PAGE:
• "The significance of the complement activation in AD is not only the pathological changes in the terminal stage of AD but also reflects the early alternation in the disease course, i.e. mild cognitive impairment (MCI). For example, Loeffler et al. [58] have performed studies on iC3b, C9, Bielschowsky and Gallyas staining in in brains with 18 AD, 12 MCI with that from 17 aged normal controls and identified iC3b, C9, and Bielschowsky-stained plaque counts increased 2.5- to 3-fold in AD compared to MCI and control subjects. C9 staining was present on some diffuse plaques, as well as on neuritic plaques. "
    [Show abstract] [Hide abstract]
    ABSTRACT: Increasing evidence suggests that inflammatory and immune components in brain are important in Alzheimer's disease (AD) and anti-inflammatory and immunotherapeutic approaches may be amenable to AD treatment. It is known that complement activation occurs in the brain of patients with AD, and contributes to a local inflammatory state development which is correlated with cognitive impairment. In addition to the complement's critical role in the innate immune system recognizing and killing, or targeting for destruction, complement proteins can also interact with cell surface receptors to promote a local inflammatory response and contributes to the protection and healing of the host. On the other hand, complement activation also causes inflammation and cell damage as an essential immune function to eliminate cell debris and potentially toxic protein aggregates. It is the balance of these seemingly competing events that influences the ultimate state of neuronal function. Our mini review will be focusing on the unique molecular interactions happening in the AD development, the functional outcomes of those interactions, as well as the contribution of each element to AD.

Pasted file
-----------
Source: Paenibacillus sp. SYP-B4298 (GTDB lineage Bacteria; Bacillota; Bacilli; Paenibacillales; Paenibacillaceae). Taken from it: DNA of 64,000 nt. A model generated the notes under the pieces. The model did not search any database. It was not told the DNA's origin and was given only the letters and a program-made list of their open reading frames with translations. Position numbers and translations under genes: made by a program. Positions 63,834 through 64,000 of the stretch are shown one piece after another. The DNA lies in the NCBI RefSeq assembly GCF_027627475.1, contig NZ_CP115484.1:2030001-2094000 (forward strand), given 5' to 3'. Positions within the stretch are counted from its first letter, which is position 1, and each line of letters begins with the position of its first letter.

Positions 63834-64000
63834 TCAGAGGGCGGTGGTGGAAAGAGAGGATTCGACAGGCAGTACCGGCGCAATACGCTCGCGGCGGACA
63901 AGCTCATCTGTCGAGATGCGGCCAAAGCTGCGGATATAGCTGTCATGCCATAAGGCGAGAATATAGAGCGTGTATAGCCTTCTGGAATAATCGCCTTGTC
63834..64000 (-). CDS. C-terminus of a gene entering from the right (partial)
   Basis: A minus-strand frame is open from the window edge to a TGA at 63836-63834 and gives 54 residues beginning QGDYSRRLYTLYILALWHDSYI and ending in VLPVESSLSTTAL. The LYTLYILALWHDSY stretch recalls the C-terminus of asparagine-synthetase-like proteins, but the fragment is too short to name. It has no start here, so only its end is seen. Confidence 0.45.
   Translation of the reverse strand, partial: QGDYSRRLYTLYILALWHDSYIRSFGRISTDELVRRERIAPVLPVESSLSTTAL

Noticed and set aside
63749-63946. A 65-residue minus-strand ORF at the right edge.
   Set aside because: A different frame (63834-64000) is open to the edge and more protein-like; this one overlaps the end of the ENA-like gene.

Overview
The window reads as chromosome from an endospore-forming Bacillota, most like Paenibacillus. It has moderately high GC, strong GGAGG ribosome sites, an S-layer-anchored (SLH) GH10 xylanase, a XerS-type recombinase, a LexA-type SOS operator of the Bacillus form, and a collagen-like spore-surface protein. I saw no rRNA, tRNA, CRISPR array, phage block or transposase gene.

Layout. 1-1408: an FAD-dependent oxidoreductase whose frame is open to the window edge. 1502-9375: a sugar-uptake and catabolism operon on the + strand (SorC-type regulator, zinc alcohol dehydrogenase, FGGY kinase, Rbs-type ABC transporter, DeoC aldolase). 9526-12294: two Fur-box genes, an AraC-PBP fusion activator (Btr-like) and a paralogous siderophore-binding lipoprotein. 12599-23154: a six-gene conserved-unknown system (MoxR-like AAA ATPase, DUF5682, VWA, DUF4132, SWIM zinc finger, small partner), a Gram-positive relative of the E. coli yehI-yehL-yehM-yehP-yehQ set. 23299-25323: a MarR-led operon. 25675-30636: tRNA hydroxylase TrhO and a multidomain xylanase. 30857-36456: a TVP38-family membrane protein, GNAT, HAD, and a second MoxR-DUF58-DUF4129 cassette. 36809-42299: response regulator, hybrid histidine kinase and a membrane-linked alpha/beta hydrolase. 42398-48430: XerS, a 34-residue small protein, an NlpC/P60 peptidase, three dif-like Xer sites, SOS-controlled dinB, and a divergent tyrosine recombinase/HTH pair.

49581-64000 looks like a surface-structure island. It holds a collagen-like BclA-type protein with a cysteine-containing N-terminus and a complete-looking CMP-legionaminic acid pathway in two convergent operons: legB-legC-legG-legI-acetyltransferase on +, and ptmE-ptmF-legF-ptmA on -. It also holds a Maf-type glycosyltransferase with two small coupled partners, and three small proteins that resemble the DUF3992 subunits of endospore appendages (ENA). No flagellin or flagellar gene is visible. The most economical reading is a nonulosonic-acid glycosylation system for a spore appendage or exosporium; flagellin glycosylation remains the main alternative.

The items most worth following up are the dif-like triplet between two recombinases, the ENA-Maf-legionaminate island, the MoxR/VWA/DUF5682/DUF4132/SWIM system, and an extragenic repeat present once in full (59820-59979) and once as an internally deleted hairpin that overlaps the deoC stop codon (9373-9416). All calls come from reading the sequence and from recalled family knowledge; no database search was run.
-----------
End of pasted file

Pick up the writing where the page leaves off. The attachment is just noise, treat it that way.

Full-text · Article · Oct 2013 · Translational Neurodegeneration
  • Source
    • "At present, it is widely discussed that AMD shares common pathological hallmarks with Alzheimer's disease (AD) (Chiu et al. 2012; Dasari et al. 2011; Dentchev et al. 2003; Kaarniranta et al. 2011; Ohno- Matsui 2011; Yoshida et al. 2005). Like AD, AMD is characterized by Ab deposition and associated with changes in complement factors and ApoE (Laws et al. 2003; Loeffler et al. 2008). Oxidative stress and inflammation are strongly linked to pathogenesis of both diseases (Kaarniranta et al. 2011). "
    [Show abstract] [Hide abstract]